| Article Synopsis
- From crafts to radio control, diversity is key in the hobby industry
- Crafting is big business: from 2000-2004 the crafting industry grew by $6 billion
- When it comes to the toy industry, one person´s toy is another person´s hobby
- Scrapbooking is a 25 million dollar trend and activity that people of all ages can participate in
The key word in today’s hobby industry is “diversity.” Since the market includes everything from crafts to radio control, consumers can be assured that their hobby will be represented, and hobby companies are working to adapt their supply to meet the demand.
“The hobby industry is more than just one industry,” explained Seth Greenberg, CEO of eHobbies, which is based in La Mirada, Calif. “Hobbies for us is radio control, it’s trains, it’s slot cars, die cast, plastic … we have about 14 different categories that comprise our hobbies. Some categories keep growing, others are flat … we’re able to work new categories in. We’re trying to attract a wide audience, so we’re not dependent on one niche.”
As some trends rise in popularity, others lose favor. Greenberg noted that they have dropped coins, stamps, and magic because demand for such products has waned.
When it comes to the toy industry, one person’s toy is another person’s hobby. According to Greenburg, there is more of a crossover now between the two. “You have low end radio control, which are made by the toy manufacturers, and then you have hobby manufacturers doing the same thing with toys,” he explained. “Some of the toy manufacturers are starting to become aware of the hobby business, and they’re starting to develop lines to go into specialty stores like ours, and vice-versa with the hobby business. Some of the hobby manufacturers are trying to break into the toy distribution channels.”
On the craft end of the hobby market, the Hobby Industry Association reports that crafting has grown from a $23 billion business in 2000 to $29 billion in 2004. In fact, the 63rd Annual HIA Convention and Trade Show in Dallas, Texas in February of this year was a sell-out for exhibit space for the first time in 10 years. Crafts and hobby products from 1,159 manufacturers and wholesalers were on display in 3,049 booths.
According to Don Meyer, director of marketing and public relations at HIA, the most popular craft is currently scrapbooking. “There are about 25 million scrapbookers in the United States,” he said. “That’s an increase of about 5 million over the prior year. It’s an activity that people of all ages participate in. Baby boomers are looking to capture the memories of their lives and their children’s lives, and in some cases their grandchildren’s lives. The Generation X group is starting families and buying new homes and having a lot of firsts in their lives. Even the 20-somethings and the early college and late high school-age scrapbookers are involved because of the technology aspect of scrapbooking. They’re using items like digital cameras and photo software and color printers and photo paper and things that they’ve grown up with. They’re doing it for the same reasons as the other two groups, but they’re just employing some of the tools that they’ve grown up within the activity.”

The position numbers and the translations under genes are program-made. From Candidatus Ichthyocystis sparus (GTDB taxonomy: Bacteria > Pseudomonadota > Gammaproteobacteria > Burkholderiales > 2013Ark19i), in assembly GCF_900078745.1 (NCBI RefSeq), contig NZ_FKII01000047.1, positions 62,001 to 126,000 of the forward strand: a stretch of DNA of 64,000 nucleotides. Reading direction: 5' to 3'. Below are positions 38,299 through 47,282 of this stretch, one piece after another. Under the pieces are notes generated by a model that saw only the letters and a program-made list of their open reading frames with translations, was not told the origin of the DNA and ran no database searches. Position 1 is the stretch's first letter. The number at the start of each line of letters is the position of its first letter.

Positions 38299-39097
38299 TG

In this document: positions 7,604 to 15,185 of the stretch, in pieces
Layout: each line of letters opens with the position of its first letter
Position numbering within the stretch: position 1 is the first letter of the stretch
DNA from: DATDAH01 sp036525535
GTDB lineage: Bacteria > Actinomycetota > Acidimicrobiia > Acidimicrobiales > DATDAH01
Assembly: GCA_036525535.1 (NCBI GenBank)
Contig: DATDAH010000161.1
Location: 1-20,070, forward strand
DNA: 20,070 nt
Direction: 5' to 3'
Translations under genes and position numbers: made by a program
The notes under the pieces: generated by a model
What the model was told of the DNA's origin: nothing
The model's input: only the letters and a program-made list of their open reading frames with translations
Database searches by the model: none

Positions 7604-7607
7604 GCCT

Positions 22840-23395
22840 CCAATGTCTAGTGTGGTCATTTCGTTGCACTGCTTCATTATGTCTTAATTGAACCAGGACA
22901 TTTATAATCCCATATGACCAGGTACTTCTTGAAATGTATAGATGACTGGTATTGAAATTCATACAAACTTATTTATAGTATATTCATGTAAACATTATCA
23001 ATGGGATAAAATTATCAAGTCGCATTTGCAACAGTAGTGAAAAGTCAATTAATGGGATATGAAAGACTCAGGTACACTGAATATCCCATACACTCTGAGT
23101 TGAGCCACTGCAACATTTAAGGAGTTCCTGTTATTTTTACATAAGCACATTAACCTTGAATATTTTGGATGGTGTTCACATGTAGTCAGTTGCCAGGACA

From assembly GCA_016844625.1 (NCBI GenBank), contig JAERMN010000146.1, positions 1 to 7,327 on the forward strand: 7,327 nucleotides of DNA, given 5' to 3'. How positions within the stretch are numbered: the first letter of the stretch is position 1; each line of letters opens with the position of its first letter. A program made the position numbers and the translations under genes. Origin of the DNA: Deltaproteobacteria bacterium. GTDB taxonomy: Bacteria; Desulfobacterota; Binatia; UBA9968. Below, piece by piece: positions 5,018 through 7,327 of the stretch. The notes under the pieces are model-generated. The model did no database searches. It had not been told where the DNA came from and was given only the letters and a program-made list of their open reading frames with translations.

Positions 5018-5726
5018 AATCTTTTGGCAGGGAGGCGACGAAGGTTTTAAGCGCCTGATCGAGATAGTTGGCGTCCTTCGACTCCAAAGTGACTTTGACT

Meyer noted that another popular activity is beading/jewelry making, which is a trend for the younger generation, from tweens to 20-something’s.
“Knitting is another activity which has had a considerable renaissance over the last three to five years,” Meyer said. “It’s an activity that’s considered somewhat old-fashioned, very often handed down from generation to generation. It had been a bit on the decline at the end of the 1990s, but as we’ve evolved as a society over the last few years and people have looked for ways to relax and looked for ways to express their creativity, knitting has really had an upsurge in popularity.”
Meyer noted that another reason for the knitting trend is that celebrities have become interested. Actresses such as Julia Roberts, Cameron Diaz, and Sarah Jessica Parker knit to relax on the set, and the interest trickles down to their fan base.
As with other hobbies, there is a certain amount of crossover from crafting to toys. Some examples include candy making, cake decorating, and painting, which are considered craft activities, but are also well-represented in toy stores.
“I think there are a lot of correlations between crafts and toys,” Meyer said. “Maybe characterizing them as toys is a little easier way to get a child involved -- instead of just playing with a static toy, they’re actually using their mind, they’re using their creativity, they’re using their hands and developing hand-eye coordination. Crafts are a great crossover toy, if you will, for kids of all ages.”